Friday, May 27, 2011

Superbugs can be tackled

By Vinod Varshney 

Superbugs scare everyone as no antibiotic in the world can kill them. Yet, there is no need to be over-scared so long as one can take measures to keep them at bay. In India they have been traced even in drinking water, but they get killed in chlorinated or boiled water provided it is boiled for at least 20 minutes.

Yet there is no reason to be in denial mode as has been displayed by Indian research bodies and the government as superbugs can multiply very fast.  

Originally the controversy related to superbugs in India was more because of the fact that the gene, giving them the invincible power, was given a ‘Delhi’ tag as though the superbugs are found only in Delhi or India. The reality is that this is a global problem. Superbugs have been found in US, China and Japan also.

Superbug controversy has raged again after the recent publication of a report in British magazine Lancet that superbug genes were detected in 2 out of 50 water samples collected from pits and ponds of various parts of Delhi. A year also a study was published in British Medical Journal which said doctors at P.D. Hinduja National Hospital and Medical Research Centre had found the rogue gene in as many as 22 of the 24 isolates collected in just 3 months.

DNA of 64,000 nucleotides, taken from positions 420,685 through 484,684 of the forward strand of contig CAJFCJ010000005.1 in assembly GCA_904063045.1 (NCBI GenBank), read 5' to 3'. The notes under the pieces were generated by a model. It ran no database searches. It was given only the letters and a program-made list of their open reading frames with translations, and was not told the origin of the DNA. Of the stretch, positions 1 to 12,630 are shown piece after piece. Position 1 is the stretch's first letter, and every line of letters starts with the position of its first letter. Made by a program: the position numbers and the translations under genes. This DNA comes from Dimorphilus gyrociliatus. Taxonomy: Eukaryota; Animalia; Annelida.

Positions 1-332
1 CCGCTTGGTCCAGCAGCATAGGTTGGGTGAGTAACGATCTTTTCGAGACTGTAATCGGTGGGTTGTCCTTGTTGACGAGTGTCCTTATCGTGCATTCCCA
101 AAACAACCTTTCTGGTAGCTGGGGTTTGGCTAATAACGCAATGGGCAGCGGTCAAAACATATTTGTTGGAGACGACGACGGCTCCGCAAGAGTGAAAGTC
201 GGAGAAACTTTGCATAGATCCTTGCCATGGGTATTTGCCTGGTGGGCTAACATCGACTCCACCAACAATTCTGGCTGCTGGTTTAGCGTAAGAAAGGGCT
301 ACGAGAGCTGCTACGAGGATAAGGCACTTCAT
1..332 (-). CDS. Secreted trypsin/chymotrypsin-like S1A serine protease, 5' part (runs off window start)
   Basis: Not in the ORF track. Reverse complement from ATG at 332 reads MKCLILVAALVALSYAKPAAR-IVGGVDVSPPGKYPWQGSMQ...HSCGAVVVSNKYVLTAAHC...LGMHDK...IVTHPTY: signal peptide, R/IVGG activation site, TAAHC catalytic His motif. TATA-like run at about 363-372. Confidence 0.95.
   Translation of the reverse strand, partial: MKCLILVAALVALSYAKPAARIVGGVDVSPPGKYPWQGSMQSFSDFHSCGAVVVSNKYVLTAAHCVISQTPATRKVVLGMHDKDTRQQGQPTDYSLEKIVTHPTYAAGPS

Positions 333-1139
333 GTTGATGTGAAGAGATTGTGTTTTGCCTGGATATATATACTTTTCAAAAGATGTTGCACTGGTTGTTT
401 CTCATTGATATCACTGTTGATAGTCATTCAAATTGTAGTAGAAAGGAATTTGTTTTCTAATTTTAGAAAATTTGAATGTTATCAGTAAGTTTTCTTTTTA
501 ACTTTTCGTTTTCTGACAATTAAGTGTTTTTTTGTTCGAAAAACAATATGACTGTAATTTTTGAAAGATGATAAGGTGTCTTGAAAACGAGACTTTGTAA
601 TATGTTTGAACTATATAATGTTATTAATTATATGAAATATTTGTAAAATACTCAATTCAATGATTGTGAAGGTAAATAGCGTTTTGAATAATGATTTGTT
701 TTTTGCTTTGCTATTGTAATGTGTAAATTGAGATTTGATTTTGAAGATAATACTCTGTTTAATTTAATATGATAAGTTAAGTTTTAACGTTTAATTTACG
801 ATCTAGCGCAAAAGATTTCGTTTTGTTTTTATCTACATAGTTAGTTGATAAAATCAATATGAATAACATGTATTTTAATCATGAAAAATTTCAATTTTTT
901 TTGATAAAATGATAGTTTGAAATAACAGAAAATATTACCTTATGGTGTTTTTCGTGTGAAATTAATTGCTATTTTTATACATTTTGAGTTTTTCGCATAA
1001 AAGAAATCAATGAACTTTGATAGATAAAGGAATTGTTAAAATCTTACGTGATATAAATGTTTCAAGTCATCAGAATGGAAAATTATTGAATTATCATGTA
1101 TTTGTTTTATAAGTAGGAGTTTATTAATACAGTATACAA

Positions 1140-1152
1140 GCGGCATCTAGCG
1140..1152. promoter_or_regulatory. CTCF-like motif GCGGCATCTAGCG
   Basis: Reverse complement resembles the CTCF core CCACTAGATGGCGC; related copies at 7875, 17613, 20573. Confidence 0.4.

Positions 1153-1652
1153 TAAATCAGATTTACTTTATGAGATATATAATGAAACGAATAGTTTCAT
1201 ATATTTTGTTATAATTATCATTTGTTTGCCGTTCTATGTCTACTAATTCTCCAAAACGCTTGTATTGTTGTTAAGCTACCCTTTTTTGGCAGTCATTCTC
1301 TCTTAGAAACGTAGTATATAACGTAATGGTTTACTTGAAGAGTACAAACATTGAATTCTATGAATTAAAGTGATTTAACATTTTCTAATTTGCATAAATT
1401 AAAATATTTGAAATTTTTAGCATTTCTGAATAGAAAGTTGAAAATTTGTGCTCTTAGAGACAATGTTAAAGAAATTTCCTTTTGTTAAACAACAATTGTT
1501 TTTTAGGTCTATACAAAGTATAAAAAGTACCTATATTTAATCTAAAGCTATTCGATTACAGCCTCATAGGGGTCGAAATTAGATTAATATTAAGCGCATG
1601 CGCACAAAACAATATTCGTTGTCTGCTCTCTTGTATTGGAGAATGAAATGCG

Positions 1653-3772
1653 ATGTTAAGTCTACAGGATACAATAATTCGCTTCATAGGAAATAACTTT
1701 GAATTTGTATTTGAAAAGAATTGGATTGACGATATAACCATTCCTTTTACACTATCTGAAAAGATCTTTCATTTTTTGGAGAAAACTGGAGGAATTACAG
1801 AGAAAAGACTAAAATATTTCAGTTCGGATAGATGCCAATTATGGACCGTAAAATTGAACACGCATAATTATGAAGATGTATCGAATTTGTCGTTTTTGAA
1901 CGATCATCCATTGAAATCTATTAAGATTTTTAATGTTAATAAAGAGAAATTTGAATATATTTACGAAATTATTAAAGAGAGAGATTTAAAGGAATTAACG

This year’s Lancet report has been questioned on the ground that no Indian scientists were involved in it. It may be recalled in this connection that the earlier report of Dr. Timothy Walsh published in the British Medical Journal was produced in collaboration with Indian researchers. But when the controversy became too embarrassing for the entire medical sector of India and the government, those researchers were branded as anti-India, threatened and show-cause notices were served to a few of them. Who would like to rope in Indian researchers if they are exposed to such a fate after an honest research?

The ruling sentiments in India are that these reports were intended to tarnish the image of India and harm its growing medical tourism business. Therefore everybody asked why Delhi tag has been appended when superbugs have been found in several other countries too. The name of the superbug gene could just have been ‘Metallolatamase-1’ in place of ‘New Delhi Metallolatamase-1’.

But this should not be an alibi to ignore the threat of superbugs. But we to the horror of many Sheila Dixit, the Chief Minister of Delhi discounted the threat. Similar was the attitude of Indian Council of Medical Research which initially even described the British research as unscientific. But lately it has decided to do a nationwide research on this issue and has invited scientists to submit research proposals. The scientists of this apex organisation feel that the problem of super bug may be in all parts the country and at all levels of health care.

The research will also be carried out to study genes of microbes to know the areas which could be targeted by drugs to kill it. This would also help in development of better diagnostics. Research would also focus on developing methods for early diagnosis and detection of resistant strains. 
(The article was published in the May, 2011 issue of Lokayat)